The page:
Community Strategy Insights

The latest insights on community strategy, technology, and value by FeverBee’s founder, Richard Millington

Game Theory, Dating Apps, and Saving LinkedIn

Richard Millington
Richard Millington

Founder of FeverBee

Spend a few minutes to read this article.

A lot of sites are about matchmaking. A buyer/seller/recruiter/expert/someone wanting to get noticed is looking for the right partner.

Most suffer from the same fatal flaw. Too many of one group are flooding too few of the other group with too many (poor quality) messages. This ruins the experience for everyone (Hello LinkedIn).

The ideas aren’t revolutionary, but are worth refreshing:

1) Limit the number of messages one group can send. This can be done either by absolute numbers (e.g. 50 messages), charging per message, setting a limited number without a response, or limiting messages within a given time period (e.g. 24 hours).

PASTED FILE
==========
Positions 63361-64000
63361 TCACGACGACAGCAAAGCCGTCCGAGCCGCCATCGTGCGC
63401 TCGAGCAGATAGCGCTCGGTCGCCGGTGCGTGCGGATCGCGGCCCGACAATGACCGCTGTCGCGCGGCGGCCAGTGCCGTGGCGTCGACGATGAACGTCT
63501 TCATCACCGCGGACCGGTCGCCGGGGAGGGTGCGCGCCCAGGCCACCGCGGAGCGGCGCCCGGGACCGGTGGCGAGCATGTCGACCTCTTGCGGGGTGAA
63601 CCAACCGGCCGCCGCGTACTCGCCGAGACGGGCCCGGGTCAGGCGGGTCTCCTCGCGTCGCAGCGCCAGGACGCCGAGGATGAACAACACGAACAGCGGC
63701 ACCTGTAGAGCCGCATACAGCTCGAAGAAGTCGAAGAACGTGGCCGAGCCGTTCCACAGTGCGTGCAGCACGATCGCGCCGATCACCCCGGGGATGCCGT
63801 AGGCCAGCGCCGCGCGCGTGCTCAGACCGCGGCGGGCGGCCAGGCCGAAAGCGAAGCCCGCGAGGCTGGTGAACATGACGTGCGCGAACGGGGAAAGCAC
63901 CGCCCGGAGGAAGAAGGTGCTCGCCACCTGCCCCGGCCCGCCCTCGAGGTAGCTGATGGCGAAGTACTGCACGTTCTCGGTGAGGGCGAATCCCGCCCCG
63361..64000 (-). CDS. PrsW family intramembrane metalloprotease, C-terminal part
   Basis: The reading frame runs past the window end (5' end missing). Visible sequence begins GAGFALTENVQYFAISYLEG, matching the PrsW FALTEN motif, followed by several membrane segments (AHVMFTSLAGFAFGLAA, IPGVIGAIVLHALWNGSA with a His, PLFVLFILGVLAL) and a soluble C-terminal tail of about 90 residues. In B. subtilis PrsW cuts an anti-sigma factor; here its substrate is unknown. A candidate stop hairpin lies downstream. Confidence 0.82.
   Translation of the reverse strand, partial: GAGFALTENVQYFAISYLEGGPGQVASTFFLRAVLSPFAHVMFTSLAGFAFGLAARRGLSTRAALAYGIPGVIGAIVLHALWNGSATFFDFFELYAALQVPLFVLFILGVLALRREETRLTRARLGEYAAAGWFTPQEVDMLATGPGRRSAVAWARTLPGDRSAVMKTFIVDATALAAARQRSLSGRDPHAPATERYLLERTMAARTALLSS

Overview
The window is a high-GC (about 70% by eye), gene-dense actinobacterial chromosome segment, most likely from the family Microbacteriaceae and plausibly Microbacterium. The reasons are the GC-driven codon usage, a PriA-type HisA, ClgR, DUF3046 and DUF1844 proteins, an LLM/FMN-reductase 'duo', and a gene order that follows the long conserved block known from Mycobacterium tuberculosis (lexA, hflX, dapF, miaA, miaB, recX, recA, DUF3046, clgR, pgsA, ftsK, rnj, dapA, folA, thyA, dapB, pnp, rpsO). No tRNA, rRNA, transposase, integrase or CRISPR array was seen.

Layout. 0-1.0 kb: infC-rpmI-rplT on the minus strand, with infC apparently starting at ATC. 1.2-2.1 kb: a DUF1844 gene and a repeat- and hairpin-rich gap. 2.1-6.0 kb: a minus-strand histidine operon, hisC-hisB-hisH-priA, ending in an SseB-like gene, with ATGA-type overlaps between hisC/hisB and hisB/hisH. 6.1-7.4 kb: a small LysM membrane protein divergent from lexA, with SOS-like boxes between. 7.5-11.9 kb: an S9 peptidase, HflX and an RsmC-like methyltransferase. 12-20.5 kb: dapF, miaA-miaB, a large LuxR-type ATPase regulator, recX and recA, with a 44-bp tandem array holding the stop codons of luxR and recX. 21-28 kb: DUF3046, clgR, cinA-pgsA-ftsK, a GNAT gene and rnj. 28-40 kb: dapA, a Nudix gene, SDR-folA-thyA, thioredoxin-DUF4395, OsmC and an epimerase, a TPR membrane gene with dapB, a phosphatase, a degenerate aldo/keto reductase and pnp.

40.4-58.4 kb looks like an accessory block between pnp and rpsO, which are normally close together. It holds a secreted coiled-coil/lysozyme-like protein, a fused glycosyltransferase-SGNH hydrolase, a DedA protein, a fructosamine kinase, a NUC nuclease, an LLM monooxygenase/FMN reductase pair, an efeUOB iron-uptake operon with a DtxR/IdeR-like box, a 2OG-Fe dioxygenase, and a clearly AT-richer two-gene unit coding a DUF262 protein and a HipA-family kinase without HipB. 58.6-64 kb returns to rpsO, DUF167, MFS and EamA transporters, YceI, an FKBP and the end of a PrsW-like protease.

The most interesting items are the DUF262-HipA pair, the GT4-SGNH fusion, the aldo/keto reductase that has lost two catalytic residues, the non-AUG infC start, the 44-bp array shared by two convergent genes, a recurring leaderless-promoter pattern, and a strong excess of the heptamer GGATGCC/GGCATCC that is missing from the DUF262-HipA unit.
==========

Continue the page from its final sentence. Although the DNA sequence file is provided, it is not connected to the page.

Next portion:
2) Filter messages that are received by one group. Create a filter that removes messages from people with low ratings, where the message has limited content, or where it gets caught in a spam filter.

3) Set a form that must be completed. If most messages are low quality, change the template of the message. Ensure that a user has to complete certain details, provide more information, add links etc…

4) Allow only the minority (in demand) group to send messages. This removes the problem entirely and forces the majority group to optimize their profile as best possible to be noticed.

5) Limit the number of each group who can join. Only allow 1 side of each group to sign up in the first place. Have a waiting list. Until there is a match, don’t allow the user to join.

6) Let users signal when they want to be reached. I receive 30+ emails and LinkedIn messages per week from people offering SEO help. There are times when we will hire consultants to help our clients on their SEO. Sadly most messages are pro-forma, at the wrong time, and (frankly) just terribly written.

You can probably come up with 20 more ideas. The key here is to think about the problem from the perspective of game-theory (or collective action theory).

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